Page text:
- The Washington Times - Friday, June 28, 2002

The federal appeals court in San Francisco that found the Pledge of Allegiance unconstitutional Wednesday is known as an activist court whose decisions regularly are overturned by the U.S. Supreme Court, legal analysts said yesterday.
"The 9th Circuit Court of Appeals' liberal record … and its reputation as the most overturned court in the country … have almost grown to the status of an urban myth," said Steven Fitschen, president of the National Legal Foundation.
Mr. Fitschen noted that in 1996-97, the Supreme Court issued opinions in nearly 90 cases. "It reversed 27 of the 28 rulings it got from the 9th Circuit, and 17 times, the reversals were unanimous," he said.
Thomas L. Jipping, senior fellow in legal studies for Concerned Women of America, said the court's Pledge decision was more evidence that the 9th District judges "believe they can make law and that they can hijack the culture and run the country," rather than follow the Constitution.
In 1997, Mr. Jipping led efforts against judicial activism. In congressional hearings, he identified as an abuser of judicial power Judge Stephen Reinhardt, a member of the three-judge panel that deemed the Pledge's phrase "under God" an unconstitutional endorsement of religion.
By that time, the Weekly Standard had described Judge Reinhardt, appointed by President Carter, as the "country's most audacious liberal judge" and "one of the most overturned judges in history."
The "noteworthy" rulings in Judge Reinhardt's resume include many that have been reversed by the Supreme Court. In one such opinion, the judge wrote that a Mexican doctor who helped kill a Drug Enforcement Administration agent should not have been forcibly brought to this country for trial over Mexico's objections.
Judge Reinhardt also ruled that a provision in the Arizona Constitution mandating English as the official language of government was "overbroad in violation of the First Amendment." The Supreme Court vacated and remanded the ruling.
In 1992, Judge Reinhardt denounced the Supreme Court, former President Ronald Reagan and President Bush for what he called a lack of confidence in the federal courts by blacks. In a commencement address, he called the federal courts a "bastion of white power."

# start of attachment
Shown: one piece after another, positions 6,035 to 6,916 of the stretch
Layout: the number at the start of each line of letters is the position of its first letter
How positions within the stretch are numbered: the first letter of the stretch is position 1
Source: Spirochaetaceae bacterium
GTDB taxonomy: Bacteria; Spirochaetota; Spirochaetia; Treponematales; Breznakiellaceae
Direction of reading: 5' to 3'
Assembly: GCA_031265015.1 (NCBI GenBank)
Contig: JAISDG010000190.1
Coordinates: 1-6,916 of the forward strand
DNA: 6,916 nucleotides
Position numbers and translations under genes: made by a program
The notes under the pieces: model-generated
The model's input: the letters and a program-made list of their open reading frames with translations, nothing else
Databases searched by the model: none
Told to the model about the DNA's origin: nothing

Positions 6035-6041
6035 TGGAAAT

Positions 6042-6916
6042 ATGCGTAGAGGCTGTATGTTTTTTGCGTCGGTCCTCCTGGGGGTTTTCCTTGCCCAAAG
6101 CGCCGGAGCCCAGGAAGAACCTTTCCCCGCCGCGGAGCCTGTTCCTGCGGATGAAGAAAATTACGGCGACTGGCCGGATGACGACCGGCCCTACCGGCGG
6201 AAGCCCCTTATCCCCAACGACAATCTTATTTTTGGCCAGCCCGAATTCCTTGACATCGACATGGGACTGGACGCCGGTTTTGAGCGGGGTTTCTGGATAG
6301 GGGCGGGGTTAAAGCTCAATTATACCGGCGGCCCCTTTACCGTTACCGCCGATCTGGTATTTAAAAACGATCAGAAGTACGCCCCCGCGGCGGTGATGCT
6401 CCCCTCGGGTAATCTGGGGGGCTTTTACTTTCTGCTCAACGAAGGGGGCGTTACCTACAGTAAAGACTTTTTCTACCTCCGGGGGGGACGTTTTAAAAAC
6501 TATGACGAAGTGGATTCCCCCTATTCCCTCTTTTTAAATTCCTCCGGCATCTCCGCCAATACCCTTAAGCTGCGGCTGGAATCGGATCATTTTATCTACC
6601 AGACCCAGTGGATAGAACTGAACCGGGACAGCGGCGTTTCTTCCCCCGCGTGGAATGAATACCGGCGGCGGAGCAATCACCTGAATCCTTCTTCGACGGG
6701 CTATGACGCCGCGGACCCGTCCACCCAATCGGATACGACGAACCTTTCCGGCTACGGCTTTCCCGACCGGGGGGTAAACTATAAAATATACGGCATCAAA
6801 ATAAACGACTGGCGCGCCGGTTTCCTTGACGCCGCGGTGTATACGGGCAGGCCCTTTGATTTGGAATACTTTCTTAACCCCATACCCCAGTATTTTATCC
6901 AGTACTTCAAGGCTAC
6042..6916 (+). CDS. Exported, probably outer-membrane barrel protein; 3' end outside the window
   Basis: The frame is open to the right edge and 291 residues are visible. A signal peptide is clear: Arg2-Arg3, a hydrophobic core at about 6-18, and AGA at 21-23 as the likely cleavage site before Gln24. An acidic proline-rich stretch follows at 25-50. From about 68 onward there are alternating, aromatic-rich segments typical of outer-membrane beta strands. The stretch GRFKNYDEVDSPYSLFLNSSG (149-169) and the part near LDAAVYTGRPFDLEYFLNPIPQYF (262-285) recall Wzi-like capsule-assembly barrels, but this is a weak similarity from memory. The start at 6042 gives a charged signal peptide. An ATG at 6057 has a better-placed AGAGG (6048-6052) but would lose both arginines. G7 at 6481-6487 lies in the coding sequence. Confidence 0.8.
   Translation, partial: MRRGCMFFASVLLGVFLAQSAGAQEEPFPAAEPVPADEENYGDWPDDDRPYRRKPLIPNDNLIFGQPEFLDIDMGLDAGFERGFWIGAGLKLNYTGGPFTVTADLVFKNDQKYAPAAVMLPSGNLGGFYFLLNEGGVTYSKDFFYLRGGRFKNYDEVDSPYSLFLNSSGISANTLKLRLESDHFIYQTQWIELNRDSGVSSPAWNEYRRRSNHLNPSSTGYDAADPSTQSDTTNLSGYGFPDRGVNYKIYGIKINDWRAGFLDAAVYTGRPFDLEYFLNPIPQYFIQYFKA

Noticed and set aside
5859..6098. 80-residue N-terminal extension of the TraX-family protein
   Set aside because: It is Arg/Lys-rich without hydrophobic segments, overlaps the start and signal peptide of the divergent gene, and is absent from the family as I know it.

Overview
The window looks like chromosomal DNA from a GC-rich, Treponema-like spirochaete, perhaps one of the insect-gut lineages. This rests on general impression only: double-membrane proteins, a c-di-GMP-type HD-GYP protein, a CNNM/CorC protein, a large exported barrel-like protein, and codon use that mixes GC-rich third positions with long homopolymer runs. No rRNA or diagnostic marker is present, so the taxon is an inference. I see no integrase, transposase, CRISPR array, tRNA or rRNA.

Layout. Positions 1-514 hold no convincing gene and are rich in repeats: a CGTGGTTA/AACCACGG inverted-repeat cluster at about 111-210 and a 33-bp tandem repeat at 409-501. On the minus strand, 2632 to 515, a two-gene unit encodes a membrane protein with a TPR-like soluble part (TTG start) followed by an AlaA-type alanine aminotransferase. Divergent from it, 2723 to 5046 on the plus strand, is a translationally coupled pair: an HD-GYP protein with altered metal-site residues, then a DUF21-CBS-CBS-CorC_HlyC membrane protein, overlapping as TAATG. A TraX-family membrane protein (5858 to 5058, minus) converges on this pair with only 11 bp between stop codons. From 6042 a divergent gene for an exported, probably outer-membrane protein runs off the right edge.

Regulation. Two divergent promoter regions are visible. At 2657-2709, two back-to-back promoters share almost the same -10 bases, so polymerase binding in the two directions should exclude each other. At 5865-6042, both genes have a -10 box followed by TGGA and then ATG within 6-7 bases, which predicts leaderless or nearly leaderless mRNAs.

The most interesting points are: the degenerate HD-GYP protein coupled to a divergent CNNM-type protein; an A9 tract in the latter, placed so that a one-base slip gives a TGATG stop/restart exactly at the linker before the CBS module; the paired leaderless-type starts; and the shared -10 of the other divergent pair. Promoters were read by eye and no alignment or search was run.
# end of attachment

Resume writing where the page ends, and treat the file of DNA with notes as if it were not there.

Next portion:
Anthony T. Caso, general counsel for the Pacific Legal Foundation, said the 9th Circuit's rate of reversal is "definitely ahead of the average" and has not gone unnoticed by the Supreme Court.
Mr. Caso recalled that Justice Sandra Day O'Connor, who has jurisdiction over the 9th Circuit, visited with members of that bench several years ago and focused attention on the fact "that they were overturned on a regular basis."
To reduce that problem, Mr. Caso said, Justice O'Connor recommended that the 9th Circuit opt for having the full 11-member bench decide cases more often, rather than relying on three-judge panels like the one that ruled this week in the Pledge case.
Yesterday, one of the federal appeals court judges put the Pledge ruling on hold indefinitely. The 9th Circuit includes California, Arizona, Alaska, Hawaii, Idaho, Montana, Nevada, Oregon and Washington state.
The Supreme Court yesterday was unable to provide figures on 9th Circuit reversals, saying it did not classify such data according to circuits.
But the San Francisco Chronicle said there were years in the 1980s and 1990s when the circuit was overturned more than 80 percent of the time. The Los Angeles Times said the circuit has been reversed in 12 of 16 cases this year.

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